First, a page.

Sri Lanka Was Warned of Possible Attacks. Why Didn’t It Stop Them?

COLOMBO, Sri Lanka — The confidential safety memo laid all of it out: names, addresses, cellphone numbers, even the occasions within the center of the evening that one suspect would go to his spouse.

In the times main as much as the devastating suicide bombings that killed a minimum of 310 individuals in Sri Lanka on Easter Sunday, the nation’s safety businesses had been intently watching a secretive cell of the National Thowheeth Jama’ath, a little-known radical Islamist group that safety officers in Sri Lanka now say carried out the assaults and should have obtained assist from overseas.

They knew the group was harmful. They had collected intelligence on the whereabouts of its leaders within the April 11 safety memo, which warned of Catholic church bombings. They had been warned even earlier by India that the group, additionally recognized by the spelling National Thowheed Jama’ath, was plotting church assaults. They knew way back to January that radical Islamists presumably tied to the group had stockpiled weapons and detonators.

[Follow our stay updates on the Sri Lanka bombings.]

And inside hours of when three church buildings and three motels had been bombed, Sri Lankan safety providers swooped down on a minimum of 24 suspects, suggesting that in addition they knew precisely the place the group had been working.

“We are ashamed of what has happened,” said Rauff Hakeem, the minister of city planning. “If the names of the persons involved were already known, why were they not arrested?”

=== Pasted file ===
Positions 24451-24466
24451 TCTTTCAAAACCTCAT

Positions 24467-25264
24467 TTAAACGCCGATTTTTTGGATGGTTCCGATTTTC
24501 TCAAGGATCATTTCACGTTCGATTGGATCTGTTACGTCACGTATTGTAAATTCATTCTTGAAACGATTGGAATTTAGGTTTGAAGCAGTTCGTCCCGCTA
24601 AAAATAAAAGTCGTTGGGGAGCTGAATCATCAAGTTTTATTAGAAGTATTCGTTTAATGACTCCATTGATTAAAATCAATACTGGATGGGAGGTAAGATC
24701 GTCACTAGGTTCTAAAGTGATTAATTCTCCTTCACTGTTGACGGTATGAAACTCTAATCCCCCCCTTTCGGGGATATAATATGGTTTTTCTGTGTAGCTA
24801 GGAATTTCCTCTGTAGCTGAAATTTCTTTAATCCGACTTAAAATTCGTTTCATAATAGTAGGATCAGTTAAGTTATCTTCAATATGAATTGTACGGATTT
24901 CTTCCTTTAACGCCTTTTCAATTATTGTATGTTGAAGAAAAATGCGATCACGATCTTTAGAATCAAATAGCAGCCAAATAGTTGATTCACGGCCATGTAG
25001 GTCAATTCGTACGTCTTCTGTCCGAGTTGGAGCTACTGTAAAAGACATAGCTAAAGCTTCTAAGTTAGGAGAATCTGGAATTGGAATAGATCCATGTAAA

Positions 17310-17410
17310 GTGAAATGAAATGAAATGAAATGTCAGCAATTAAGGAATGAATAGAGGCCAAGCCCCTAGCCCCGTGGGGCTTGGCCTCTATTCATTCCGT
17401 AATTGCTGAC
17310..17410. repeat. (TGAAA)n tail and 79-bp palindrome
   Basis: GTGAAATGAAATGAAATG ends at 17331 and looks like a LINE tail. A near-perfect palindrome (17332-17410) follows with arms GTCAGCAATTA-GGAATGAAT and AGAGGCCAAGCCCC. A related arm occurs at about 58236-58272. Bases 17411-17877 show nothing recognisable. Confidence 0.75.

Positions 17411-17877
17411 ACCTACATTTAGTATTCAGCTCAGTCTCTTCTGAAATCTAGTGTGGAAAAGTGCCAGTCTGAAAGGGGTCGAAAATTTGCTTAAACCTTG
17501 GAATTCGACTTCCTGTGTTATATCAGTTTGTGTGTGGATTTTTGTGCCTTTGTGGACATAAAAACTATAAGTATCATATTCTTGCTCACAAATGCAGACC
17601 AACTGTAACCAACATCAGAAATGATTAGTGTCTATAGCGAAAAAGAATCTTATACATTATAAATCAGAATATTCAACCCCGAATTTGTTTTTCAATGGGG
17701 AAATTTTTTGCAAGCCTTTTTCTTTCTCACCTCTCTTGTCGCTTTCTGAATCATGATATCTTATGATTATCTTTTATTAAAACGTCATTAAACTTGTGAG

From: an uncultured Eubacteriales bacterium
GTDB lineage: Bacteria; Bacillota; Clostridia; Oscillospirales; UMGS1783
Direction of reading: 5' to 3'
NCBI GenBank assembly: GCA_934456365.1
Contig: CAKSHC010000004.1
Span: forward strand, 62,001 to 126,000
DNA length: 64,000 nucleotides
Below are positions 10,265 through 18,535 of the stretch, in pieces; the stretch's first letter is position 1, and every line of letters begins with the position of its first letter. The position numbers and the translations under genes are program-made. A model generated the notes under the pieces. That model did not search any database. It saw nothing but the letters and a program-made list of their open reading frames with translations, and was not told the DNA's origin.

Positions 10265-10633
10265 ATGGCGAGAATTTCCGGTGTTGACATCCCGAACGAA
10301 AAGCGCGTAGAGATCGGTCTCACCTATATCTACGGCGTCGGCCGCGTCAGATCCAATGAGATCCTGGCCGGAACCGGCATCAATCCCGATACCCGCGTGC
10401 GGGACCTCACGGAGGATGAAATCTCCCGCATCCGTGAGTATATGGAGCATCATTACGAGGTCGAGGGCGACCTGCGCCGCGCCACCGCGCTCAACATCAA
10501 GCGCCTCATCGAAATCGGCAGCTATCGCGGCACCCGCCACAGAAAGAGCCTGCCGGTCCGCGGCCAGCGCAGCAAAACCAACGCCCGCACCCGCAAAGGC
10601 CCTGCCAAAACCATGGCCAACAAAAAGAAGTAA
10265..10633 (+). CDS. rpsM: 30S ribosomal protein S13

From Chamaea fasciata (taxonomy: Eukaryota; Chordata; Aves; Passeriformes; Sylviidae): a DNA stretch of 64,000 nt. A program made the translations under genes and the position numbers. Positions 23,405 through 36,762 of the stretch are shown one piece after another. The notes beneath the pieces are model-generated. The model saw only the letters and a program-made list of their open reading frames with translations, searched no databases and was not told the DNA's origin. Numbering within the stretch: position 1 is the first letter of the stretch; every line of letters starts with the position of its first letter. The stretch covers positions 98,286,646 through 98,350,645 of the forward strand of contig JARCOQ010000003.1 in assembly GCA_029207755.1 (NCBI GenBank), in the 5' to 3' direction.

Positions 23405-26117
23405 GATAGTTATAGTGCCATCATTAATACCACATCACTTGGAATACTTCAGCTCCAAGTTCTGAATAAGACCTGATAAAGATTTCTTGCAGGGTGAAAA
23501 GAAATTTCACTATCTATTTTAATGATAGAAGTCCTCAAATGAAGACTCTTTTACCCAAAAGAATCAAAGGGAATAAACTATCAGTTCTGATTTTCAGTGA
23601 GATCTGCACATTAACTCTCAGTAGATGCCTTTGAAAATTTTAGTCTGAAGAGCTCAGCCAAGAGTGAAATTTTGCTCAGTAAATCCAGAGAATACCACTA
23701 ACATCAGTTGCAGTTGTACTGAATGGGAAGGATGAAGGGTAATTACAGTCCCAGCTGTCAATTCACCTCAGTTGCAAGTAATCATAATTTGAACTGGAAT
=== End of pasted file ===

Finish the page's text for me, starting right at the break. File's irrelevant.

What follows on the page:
He called the attacks a “colossal failure on the part of the intelligence services.”

Several ministers are now calling for the national police chief to resign. Others questioned how such a homegrown group could have acted alone.

“There was an international network without which these attacks could not have succeeded,” said Rajitha Senaratne, the health minister.

Sri Lanka’s president has not provided any satisfying answers about why the security services did not do more to thwart the bombers. Shiral Lakthilaka, a senior adviser, denied that there had been any security lapses. “Everyone has done their job,” he said. “These kinds of alerts are coming time to time. Even U.S. or anyone will not try to panic people.”

The warnings appear to have gone back even further.

India, a close ally of Sri Lanka’s, has been watching the entire South Asia region for any sign of activity by Al Qaeda or the Islamic State. And Indian security agencies had been scrutinizing the movements of National Thowheeth Jama’ath’s leader, Mohammed Zaharan, a known extremist who has spent time in both India and Sri Lanka, and who in recent years has preached hateful messages online.

As early as April 4, the Indians provided the Sri Lankans with cellphone numbers and information about Mr. Zaharan and his lieutenants who they said were planning suicide attacks on Catholic churches and the Indian Embassy in Sri Lanka, several Sri Lankan and Indian officials said.